Author(s): McDonald DM
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Abstract Ten carotid sinus nerves from five rats were examined by electron microscopy at a level of 0.5 mm from the glossopharyngeal nerve (nerve IX). The sinus nerves were found to contain from 455 to 757 (mean 625) axons per nerve, of which an average of 86.3\% were unmyelinated. The unmyelinated axons had a size distribution that fitted a Gaussian distribution with a mean diameter of 0.78 micron and a variance of 0.013 micron. Such axons ranged in size from 0.17 to 1.7 microns. The myelinated axons had a unimodal size distribution skewed to the right, with a median total fibre diameter of 2.49 microns. Although total diameter of myelinated fibres ranged from 1.5 to 5.3 microns, 96\% of such fibres were smaller than 4 microns. Axon diameter of myelinated fibres averaged 64\% of the total diameter, but this proportion tended to increase with the size of the axon. Some 68\% of myelinated fibres had axons with a diameter within the range of sizes of unmyelinated axons. The number of axons varied along the length of the sinus nerve, but no consistent pattern of change was found among different rats. The two nerves examined at 0.1 and 0.5 mm from nerve IX had 8-10 more myelinated axons at the more distal level, and the number of unmyelinated axons increased by four in one nerve but decreased by 26 in the other nerve. In three nerves examined at 0.5 and 2.0 mm from nerve IX, the number of unmyelinated axons increased from proximal to distal by 11 (2\%) to 220 (43\%), whereas the number of myelinated axons increased by 20 (48\%) in one nerve but decreased by 7-10 (13-21\%) in the others. One day after nerve IX was cut distal to the petrosal ganglion, most myelinated axons in the sinus nerve were degenerating and only 109 unmyelinated axons were still present. By four days all but two myelinated axons were gone and the normal complement of unmyelinated axons was replaced by more than 1800 rounded profiles, most of which probably were pseudopodia of reactive Schwann cells. Transection of nerve IX central to the petrosal ganglion did not produce such ultrastructural changes in Schwann cells, nor did it reduce the number of axons in the sinus nerve to a degree sufficient to be detected by the counting procedure. Although these results indicate that most axons in the sinus nerve are sensory, some nonsensory axons undoubtedly are present too. The sensory and nonsensory axons in the nerve apparently are closely associated with one another and in some cases might be enveloped by the same Schwann cells.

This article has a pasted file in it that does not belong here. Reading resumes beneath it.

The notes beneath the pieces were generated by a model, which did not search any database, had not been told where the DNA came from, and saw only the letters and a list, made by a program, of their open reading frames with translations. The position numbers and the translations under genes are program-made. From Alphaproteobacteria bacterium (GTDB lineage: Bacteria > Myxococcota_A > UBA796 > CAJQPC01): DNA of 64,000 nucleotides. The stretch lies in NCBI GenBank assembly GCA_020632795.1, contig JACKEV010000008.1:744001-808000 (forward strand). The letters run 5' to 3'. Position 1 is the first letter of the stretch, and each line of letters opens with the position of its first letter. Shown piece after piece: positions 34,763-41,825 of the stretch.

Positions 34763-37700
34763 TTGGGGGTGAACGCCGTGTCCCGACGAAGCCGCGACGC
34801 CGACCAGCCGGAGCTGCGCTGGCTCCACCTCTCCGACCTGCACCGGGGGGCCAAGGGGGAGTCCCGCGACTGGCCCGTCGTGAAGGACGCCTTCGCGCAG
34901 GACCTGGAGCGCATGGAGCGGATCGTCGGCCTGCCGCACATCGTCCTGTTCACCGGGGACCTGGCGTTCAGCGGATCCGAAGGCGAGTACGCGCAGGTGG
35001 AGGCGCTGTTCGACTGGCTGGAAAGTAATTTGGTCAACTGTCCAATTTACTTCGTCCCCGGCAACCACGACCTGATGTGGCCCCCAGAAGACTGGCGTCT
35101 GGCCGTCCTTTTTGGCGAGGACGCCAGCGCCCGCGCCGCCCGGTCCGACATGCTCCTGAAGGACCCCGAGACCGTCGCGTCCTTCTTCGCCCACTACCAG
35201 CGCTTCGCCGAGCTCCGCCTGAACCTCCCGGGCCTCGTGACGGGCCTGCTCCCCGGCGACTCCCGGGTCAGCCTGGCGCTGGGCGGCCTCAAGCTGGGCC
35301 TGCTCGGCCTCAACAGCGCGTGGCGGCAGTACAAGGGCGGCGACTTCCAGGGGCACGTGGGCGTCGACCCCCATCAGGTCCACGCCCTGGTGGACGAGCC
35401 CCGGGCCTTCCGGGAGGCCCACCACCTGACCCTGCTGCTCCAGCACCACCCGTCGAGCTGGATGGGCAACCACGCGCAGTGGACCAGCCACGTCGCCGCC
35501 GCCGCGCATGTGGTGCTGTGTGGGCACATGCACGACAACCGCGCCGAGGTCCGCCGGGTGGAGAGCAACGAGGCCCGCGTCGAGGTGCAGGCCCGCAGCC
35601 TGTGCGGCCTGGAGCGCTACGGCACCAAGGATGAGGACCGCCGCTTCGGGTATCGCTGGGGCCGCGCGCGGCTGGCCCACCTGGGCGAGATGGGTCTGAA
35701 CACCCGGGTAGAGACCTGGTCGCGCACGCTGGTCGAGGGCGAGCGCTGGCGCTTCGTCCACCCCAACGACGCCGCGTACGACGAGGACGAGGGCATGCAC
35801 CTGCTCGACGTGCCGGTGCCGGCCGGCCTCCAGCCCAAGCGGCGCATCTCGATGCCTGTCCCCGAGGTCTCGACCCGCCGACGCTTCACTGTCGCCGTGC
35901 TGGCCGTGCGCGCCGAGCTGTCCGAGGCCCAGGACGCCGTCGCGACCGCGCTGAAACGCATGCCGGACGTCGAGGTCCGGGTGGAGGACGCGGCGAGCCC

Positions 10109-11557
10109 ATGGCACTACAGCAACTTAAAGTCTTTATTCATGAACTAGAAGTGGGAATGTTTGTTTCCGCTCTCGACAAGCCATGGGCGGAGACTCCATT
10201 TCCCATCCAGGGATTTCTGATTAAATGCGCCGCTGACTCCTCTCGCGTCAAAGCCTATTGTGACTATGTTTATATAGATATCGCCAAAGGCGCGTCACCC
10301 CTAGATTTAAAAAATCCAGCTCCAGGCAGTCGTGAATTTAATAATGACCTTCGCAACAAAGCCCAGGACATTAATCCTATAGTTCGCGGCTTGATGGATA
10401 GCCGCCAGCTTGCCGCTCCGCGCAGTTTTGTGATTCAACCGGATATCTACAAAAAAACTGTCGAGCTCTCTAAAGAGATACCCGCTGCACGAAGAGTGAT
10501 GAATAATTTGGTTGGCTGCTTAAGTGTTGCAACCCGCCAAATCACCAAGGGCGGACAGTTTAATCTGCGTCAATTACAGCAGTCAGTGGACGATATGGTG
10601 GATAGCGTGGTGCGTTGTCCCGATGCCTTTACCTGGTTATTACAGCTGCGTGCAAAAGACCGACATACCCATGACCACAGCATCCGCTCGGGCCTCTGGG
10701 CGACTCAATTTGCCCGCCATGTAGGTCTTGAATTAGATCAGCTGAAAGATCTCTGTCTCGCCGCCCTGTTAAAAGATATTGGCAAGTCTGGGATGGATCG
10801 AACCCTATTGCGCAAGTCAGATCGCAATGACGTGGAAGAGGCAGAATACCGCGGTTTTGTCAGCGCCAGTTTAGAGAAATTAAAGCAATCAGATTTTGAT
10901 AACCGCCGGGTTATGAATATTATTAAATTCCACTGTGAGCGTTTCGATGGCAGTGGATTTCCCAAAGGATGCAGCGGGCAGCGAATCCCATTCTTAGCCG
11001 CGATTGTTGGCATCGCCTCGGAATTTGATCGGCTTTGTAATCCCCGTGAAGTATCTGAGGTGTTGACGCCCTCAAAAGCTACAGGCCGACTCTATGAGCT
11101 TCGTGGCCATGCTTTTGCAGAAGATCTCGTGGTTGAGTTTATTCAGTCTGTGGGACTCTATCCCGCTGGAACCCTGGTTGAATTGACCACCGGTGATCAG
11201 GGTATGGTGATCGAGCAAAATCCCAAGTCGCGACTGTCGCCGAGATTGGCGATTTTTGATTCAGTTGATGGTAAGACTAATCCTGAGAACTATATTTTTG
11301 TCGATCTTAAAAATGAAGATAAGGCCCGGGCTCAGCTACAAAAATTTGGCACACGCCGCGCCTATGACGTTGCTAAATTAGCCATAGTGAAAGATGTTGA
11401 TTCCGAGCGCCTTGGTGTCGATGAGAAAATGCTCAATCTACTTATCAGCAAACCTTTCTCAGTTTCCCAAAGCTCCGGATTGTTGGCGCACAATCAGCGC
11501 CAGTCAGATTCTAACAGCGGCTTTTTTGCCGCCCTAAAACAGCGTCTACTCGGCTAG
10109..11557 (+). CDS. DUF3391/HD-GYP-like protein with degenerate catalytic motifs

This article was published in J Neurocytol
and referenced in Anatomy & Physiology: Current Research